When Poetry, Translation and Plagiarism Collide

Posted by Jonathan Bailey on Feb 1, 2016 7:00:00 AM

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In November poet and translator Allen Prowle won the Stephen Spender prize for poetry in translation. To win the prize, he translated the Dutch poet Rutger Kopland’s Johnson Brothers Ltd., a poem about the loss of a father, into English.


However, following allegations of plagiarism, Prowle has withdrawn himself from consideration and returned his £1,000 ($1,500) prize. This comes after the Dutch poetry site Nederlandse Poëzie Encyclopedie accused Prowle of plagiarizing all five of the poems he entered from translations by James Brockway and Willem Groenewegen.

A comparison of the work shows significant similarity between Prowle’s work and the earlier translations. Including many duplicated lines and some whole stanzas reproduced nearly verbatim.

The case has sparked an ongoing dialog about the nature of translated poems. In much of the poetry community, translators of poems are considered creative writers akin to the original authors.

The task of taking a poem from one language and translating not just its words, but its images, metaphors and symbols into a another language is a great challenge. Because of this, translated poems often end up looking very different from their source material and two translations are often very different from one another.

In short, a translation of a poem is rarely a direct word-for-word translation, but is instead a reinterpreting and re-imaginging of it in the context of the new language.

That being said, with common sourcing and many translators making use of earlier translations with their work, there is some degree of overlap and similarity expected. Still, most people felt that Prowle’s work went well beyond what is acceptable and those making the accusations question whether he speaks the Dutch language at all.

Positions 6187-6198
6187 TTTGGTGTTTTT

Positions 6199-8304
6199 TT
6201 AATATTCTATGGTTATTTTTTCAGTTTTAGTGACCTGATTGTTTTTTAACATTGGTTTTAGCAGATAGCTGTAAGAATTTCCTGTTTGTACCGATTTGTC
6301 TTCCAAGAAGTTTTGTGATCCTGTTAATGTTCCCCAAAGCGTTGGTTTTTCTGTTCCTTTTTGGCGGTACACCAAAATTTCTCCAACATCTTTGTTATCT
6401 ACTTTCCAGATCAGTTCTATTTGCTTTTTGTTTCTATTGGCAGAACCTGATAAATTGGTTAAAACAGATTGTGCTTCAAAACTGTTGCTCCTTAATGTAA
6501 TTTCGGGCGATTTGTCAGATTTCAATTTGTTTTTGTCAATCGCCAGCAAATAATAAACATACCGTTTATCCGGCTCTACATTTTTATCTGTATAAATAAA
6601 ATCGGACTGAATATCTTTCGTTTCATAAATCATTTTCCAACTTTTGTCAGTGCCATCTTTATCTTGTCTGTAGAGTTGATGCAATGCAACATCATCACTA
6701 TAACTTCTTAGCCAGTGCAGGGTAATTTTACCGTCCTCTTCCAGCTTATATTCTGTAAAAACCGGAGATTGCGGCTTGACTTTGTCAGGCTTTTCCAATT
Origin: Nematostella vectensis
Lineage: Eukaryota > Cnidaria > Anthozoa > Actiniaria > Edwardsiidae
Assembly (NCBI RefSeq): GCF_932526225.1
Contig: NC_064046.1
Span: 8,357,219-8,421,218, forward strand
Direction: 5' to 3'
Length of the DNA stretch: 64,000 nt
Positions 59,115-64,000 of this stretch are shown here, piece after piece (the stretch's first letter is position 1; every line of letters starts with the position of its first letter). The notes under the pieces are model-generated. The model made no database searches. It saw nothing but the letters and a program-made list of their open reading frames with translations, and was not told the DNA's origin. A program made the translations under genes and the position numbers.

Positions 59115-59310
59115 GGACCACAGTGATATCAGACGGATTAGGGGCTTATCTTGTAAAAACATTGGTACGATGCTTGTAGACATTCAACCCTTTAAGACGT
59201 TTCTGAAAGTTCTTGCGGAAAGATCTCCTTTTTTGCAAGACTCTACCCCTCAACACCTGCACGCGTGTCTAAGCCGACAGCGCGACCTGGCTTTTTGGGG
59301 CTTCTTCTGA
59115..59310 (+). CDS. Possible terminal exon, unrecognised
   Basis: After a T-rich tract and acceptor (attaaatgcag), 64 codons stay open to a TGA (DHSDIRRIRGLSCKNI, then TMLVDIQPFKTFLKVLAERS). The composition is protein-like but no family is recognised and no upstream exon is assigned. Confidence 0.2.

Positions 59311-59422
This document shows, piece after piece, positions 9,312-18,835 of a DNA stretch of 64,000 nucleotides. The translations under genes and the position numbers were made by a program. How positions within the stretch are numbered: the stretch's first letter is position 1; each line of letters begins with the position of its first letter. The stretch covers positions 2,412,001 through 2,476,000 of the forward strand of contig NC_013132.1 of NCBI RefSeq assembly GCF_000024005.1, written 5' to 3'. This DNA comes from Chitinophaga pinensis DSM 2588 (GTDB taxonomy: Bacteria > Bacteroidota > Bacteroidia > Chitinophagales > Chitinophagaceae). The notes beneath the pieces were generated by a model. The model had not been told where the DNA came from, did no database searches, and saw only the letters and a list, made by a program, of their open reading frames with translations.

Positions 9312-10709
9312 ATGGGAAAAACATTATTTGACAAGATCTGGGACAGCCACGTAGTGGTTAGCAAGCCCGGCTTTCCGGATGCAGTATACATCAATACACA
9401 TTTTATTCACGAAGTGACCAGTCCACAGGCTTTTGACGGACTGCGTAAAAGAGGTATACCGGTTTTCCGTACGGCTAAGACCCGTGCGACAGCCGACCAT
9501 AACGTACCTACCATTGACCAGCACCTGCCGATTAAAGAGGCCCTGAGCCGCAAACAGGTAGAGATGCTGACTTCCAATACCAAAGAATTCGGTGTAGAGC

Translation issue aside, the scandal is yet another hit for the poetry community in recent history. In 2013 alone there were several scandals including one involving multiple poems by author David R Morgan, at least one of which won an award, and poet CJ Allen, who was forced to withdraw from the Forward Prize, for which he was on the shortlist.

But while plagiarism in poetry hasn’t been major news in the past two years, it’s been very much on the mind of editors and judges, who have been increasingly active in checking submissions for plagiarism.

And that is no small feat. Poetry is a format that’s notoriously difficult to check, with short lines and stanzas that are easily manipulated by plagiarists. Short works of derivative plagiarism are among the most difficult to spot.

To make matters even more complicated, poetry is often self-referential and deliberately pulling from its own history without attribution. Cento poetry, for example, is a type of poetry that’s comprised entirely of the works of others with the aim of creating something new.

Still, the community has been doing better and has made great strides. The story of Prowle is a reminder that there will always be plagiarists pushing the boundaries of ethics in the field and, to that end, editors and judges must always remain vigilant.

The opinions expressed in this article are those of the author, Jonathan Bailey of Plagiarism Today, and do not reflect the opinions of iThenticate.




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